In their third of her trilogy of leisure themed blogs, Laura Lyon shares some of her observations and insights from the leisure travel sector.
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There is a trend towards experiential and immersive experiences and we can see this playing out in the travel sector, particularly among younger people.
Live it like a local
There is an appetite to not only see a place but to be immersed within it and to experience it like a local. Services such as Couchsurfing and Air BnB have disrupted the travel market by enabling travellers to stay in the homes of locals. Travellers almost live like a local in the destination they have visited. As Joseph Reaney, Editor-in-Chief of World Words and Travel Writer says, “the joy of staying in somebody’s house is the chance to make some new friends, get some insight into local culture and see another side to a place that you rarely can as a tourist.”
This sort of holidaying generates experiences that are truly unique and memorable. The stories from which are being used as social currency. As Patrick Hulbert, Editor at TheLADbible Group puts it, “people are seeing that their mates/ whoever they see on social media are going here and there and fancy a slice of that pie. And then a bit more of that pie – doing something slightly cooler/quirkier than the last thing they saw.” Air BnB have recently launched tours and learning experiences that involve travellers doing anything from trying their hand at pottery to enjoying a tour of a street market with a local.
Reliance and addiction to technology has led to the coining of the phrase ‘Digital detox’ and the appetite for and emergence of opportunities to switch off.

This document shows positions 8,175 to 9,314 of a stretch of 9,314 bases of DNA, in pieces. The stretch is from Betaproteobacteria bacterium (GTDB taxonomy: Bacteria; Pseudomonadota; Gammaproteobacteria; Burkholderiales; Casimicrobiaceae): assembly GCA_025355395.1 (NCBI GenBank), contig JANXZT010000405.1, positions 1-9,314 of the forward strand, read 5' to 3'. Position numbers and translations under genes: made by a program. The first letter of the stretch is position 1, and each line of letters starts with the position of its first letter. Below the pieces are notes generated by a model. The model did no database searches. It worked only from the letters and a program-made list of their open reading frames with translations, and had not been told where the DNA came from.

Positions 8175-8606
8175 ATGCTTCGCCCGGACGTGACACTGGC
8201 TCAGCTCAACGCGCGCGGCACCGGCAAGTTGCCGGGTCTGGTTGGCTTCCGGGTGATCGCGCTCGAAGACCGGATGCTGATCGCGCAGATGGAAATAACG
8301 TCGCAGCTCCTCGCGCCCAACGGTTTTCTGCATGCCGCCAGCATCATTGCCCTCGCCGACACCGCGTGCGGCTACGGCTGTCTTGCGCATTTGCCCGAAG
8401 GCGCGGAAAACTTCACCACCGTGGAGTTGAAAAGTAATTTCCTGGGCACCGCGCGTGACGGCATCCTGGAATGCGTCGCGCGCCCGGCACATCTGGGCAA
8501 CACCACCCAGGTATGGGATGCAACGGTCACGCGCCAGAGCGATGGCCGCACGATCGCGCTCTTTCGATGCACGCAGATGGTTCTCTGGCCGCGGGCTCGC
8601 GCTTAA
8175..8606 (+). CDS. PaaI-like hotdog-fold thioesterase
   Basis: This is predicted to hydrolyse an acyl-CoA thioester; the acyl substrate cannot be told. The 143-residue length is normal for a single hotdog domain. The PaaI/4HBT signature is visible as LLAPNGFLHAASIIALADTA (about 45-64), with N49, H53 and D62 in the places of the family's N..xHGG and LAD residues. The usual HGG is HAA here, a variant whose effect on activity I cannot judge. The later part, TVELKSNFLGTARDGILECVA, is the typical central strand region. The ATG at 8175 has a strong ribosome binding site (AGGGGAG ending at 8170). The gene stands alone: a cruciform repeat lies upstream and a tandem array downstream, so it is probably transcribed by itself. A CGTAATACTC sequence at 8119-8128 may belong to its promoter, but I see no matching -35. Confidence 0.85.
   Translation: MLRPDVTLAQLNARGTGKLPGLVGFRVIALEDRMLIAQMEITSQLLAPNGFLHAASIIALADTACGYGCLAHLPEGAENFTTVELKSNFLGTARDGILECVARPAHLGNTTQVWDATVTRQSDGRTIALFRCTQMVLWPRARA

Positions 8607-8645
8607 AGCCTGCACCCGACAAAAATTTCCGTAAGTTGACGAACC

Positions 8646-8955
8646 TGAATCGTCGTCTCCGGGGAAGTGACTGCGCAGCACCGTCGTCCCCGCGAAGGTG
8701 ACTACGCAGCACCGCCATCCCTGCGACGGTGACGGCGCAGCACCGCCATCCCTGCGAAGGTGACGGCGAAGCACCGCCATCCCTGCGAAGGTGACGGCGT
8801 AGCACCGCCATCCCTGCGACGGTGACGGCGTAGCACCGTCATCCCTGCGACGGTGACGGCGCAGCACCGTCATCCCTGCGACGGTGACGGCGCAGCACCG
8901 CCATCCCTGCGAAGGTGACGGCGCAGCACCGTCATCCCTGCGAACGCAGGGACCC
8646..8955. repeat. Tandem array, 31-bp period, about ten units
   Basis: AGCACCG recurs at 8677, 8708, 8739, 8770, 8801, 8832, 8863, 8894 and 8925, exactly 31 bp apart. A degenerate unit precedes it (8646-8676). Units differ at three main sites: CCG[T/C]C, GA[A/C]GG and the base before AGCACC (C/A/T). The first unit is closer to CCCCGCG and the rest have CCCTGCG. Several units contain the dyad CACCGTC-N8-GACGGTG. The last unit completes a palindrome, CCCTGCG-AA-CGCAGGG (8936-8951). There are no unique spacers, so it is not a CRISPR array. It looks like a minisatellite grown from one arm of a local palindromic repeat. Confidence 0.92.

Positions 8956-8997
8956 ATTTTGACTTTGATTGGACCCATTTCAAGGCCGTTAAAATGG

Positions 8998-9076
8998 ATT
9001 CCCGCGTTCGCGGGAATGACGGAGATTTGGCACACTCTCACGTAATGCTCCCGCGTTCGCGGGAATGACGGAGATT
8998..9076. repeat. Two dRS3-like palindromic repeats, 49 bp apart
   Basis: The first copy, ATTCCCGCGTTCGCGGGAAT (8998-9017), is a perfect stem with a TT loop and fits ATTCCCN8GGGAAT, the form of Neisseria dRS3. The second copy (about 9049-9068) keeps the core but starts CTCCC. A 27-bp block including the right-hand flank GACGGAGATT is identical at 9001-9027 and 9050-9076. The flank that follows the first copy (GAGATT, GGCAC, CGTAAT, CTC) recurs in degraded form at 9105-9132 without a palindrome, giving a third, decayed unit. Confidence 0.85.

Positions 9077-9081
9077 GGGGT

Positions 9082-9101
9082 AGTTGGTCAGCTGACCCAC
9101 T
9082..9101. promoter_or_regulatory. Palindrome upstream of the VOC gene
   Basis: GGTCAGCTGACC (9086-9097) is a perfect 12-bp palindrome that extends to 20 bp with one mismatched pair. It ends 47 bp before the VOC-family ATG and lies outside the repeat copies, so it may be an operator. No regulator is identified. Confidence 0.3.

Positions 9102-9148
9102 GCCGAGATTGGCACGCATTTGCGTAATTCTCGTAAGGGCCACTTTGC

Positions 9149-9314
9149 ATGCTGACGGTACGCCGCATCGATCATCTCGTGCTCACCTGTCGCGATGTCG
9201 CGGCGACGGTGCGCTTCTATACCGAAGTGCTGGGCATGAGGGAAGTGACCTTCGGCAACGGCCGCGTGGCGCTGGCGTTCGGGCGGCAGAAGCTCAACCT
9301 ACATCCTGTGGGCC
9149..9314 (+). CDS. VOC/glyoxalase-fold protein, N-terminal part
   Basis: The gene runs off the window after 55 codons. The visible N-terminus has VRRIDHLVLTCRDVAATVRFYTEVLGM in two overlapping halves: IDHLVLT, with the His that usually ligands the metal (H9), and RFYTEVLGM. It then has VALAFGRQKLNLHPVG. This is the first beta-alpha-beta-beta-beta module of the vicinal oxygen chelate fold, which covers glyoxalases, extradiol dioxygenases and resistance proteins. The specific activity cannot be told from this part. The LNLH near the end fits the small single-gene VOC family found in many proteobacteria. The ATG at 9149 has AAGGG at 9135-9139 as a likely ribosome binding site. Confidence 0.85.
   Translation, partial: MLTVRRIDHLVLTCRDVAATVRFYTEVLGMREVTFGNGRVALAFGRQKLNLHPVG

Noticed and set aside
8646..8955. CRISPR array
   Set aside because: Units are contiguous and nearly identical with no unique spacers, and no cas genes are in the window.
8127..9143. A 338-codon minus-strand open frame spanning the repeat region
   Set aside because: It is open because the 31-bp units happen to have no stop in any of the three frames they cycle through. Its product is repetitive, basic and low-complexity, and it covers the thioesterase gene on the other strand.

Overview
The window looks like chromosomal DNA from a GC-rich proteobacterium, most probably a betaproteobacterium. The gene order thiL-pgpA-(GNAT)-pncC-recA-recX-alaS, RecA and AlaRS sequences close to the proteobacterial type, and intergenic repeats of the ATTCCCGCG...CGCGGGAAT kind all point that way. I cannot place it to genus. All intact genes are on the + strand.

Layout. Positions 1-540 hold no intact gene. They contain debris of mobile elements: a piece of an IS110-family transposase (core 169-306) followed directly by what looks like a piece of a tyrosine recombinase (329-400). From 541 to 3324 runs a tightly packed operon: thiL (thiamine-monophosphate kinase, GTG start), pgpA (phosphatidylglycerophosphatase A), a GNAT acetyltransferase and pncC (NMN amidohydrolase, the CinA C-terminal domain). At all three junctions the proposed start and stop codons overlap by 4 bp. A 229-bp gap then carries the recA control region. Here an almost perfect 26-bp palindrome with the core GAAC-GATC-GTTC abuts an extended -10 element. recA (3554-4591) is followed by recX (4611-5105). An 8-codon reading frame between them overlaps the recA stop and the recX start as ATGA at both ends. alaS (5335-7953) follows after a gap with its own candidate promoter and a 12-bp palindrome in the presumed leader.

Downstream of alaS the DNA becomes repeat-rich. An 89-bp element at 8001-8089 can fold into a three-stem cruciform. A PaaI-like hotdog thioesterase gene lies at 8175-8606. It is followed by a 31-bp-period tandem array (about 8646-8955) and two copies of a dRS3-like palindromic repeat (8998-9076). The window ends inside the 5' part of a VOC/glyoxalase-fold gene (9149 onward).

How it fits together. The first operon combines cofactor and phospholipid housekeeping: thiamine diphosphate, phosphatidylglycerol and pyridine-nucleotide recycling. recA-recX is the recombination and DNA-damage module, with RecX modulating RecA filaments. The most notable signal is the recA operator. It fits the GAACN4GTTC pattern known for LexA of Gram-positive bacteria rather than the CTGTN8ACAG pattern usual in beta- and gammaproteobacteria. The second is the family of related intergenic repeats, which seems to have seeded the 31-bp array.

Although technology has enabled innovation such as Air Bnb, accordingly to Ofcom 59% say they are hooked on a device and 15 million have taken a “digital detox”. Joseph Reaney recognises, “when technology is so all-pervasive in everyday life, many people will feel like they need a holiday from this as much as they need a holiday from work/stressful life admin”.
There are businesses too who have acknowledged there are benefits to have having a break from technology and have developed opportunities to enable people to switch off.
Examples of these include Auradaze restaurant in Leamington Spa who have banned the use of mobile phones, and Digital Detox Holidays who do exactly what they say on the tin, point travellers in the direction of spas and accommodation with no technology policies and remote retreats where there might not even be any mobile phone reception.
Getting back to nature
A Mustard poll reveals 3 in 10 say a main priority for their leisure time is enjoying nature, and The Guardian’s Kate Carter feels, “people are becoming more and more aware of the significance of getting outdoors and into nature. Not just from the point of view of a nicer view, but for the health benefits, which seem to be increasingly confirmed by reports in the media”. This is the case for one of our Mustard Pickles (our community app) respondents, “I feel more alive when out in the middle of nowhere, fresh air and exercise are great stress busters too” (female 45-60).
If you are reading this – and the other blogs in this series – and wondering how to ensure that your organisation fully understands and responds to the changing leisure landscape, then please get in touch. Give us a call or drop us an email to firstname.lastname@example.org to request a copy of the full ‘Market Snapshot: Leisure Time and Travel’ report.